Not so Cheap. TV Smith and the best band you never saw

Possibly the hardest working man in Punk, TV Smith has been an integral part of the British music scene for over forty years. His assault on the charts began with The Advertsthe early punk innovators, who upended the charts with Gary Gilmores Eyes, before morphing into TV Smith’s Explorers with the sublimely wonderful Tomahawk Cruise, before, well, basically disappearing into a black hole for a number of years before re-emerging as a solo performer, being the subject of a BBC documentary, and gigging almost non-stop across Europe.

It was that black hole I wanted to know more about, when TV fronted Cheap, a band who rallied against the injustices of the dying years of Thatcherism and produced one of the best pieces of seven inch vinyl I have ever bought, the magnificent and beautifully crafted ‘Third Term’, a sadly ignored plea to the public not to let Thatcher and her cronies ruin Britain with another term in office.

In the pre-internet eighties, where news of your favourite bands was only available from the inky pages of the music weeklies, if you were out of fashion you might as well have been dead. Only the most dedicated of TV Smith fans knew about Cheap, a band entirely out of tune with that decade, with no synths and no ridiculous hair styles, but with a songbag full of some of the best punk tunes that have ever been written.

Cheap are more than deserving of a little historical revisionism  and I caught up with the irrepressible Mr Smith in Bristol recently to dig a little deeper into the band that Leigh Heggarty of the Ruts calls “the best band that you never saw”.

BTA: Before Cheap were formed you were in ‘TV Smith and the Explorers’.

TV Smith: “Well I went straight from The Adverts to the Explorers. The Adverts were irrevocably breaking apart and I was already planning the Explorers before the end of that band.

At the same time the Doctors of Madness were also breaking up so I wanted to grab their bass player (Colin Stoner) to bring across with Richard Cross, who had started playing keyboards with the Adverts, and then we went straight into the rehearsal room. It was a fairly organic transition really.

We got Tomahawk Cruise out and things were looking good. It got to number 35 in the chart for the first week. But it was on such a small label, an offshoot of Chiswick records called Big Beat, and they didn’t think it would sell at all. So when it got great reviews, and single of the week for two weeks running in Sounds, which I don’t think had ever happened before, it really started selling.

Then John Peel started playing it, and all looked really good, when I learnt  Chiswick hadn’t pressed up enough copies, and all the pressing plants were flat out. They had to race around contacting all the plants to press up more copies, and it took way too long, and the moment had passed. An example of  a typical piece of TV Smith luck!

That was the pinnacle of our success. We were hit with the fact that music was changing and no one was interested in a band like the Explorers. By the time we got the album out you had to be either street punk or Culture Club and the like to get any interest.”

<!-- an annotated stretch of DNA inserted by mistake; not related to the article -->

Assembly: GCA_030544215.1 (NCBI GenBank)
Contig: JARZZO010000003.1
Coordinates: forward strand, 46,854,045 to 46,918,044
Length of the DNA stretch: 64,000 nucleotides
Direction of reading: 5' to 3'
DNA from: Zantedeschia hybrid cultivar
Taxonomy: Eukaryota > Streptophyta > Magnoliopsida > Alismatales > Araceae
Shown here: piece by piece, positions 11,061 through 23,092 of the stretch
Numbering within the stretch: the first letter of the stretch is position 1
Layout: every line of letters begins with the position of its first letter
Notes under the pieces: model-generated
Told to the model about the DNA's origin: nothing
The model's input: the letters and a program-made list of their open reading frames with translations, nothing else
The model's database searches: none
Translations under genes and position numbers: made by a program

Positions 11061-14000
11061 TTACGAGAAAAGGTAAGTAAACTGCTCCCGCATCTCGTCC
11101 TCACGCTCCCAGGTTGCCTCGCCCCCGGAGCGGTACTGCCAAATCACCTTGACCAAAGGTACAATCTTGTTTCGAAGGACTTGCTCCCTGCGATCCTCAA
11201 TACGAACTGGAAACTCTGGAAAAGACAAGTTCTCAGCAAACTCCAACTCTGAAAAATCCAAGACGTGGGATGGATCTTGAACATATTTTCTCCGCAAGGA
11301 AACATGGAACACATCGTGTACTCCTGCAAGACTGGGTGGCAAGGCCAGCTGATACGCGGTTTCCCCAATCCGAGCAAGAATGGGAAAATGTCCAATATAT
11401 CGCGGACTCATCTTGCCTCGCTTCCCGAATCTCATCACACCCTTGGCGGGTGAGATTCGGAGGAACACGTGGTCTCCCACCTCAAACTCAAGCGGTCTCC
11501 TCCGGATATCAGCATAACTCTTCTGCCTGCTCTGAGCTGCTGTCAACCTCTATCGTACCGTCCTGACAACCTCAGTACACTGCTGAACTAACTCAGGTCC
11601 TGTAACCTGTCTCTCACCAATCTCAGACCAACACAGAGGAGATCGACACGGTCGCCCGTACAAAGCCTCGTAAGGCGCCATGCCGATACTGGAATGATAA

BTA: What was the catalyst for forming Cheap?

TV Smith: “I really missed playing live. I had been dumped by the record industry. No deal, no manager, no publisher, I ended up at home, writing lots of songs and demoing them with Tim Cross, and occasionally sending them to labels and being told to “Fuck Off”.

What was missing was going out and playing to people. The plan was for a small-scale band to get out and around to gigs in a couple of cars and gear. We had no thoughts of being mega-successful but only of  getting out and playing pubs and small clubs. We would go anywhere, any gig that would have us and pay the petrol money.

I just wanted to play. It was nice recording again, and getting my songs down on tape, but what was the point if no one heard them? Even it was just twenty or thirty people at a gig we were playing live and I was getting that buzz.

We headed out anywhere, ending up in places like Barnsley, would do the gig, and then sleep on people’s floors. We were on the dole, thinking on our feet, phoning the dole office in London from Cardiff and saying we were terribly ill and could not come in that day.”

BTA: You managed to release one superb single ‘Third Term’ backed with ‘Buried by the Machine’ while together, but the album ‘Everything must go’ did not make it out until the band was no more.

TV Smith: “Third Term was the only thing we got out. It only sold a few hundred copies, which was depressing. We put on the cover ‘Do not pay more than 1 Pound’ but people were still selling it for 4 pounds, or whatever. We couldn’t beat the system, whatever we tried to do. They were terrible times, continually battling against the opposition as an independent musician.

We had no chance of trying to do our own thing as against what the music business wanted. Now it is a dream compared to then. You can make your own records independently, sell them at your merch stand and play your gigs independently. In the eighties there was NOTHING. Unless you were picked up by a label, there was no DIY scene, there was no guitar music, and there was nowhere to play. You were looking into a hole whatever you would do.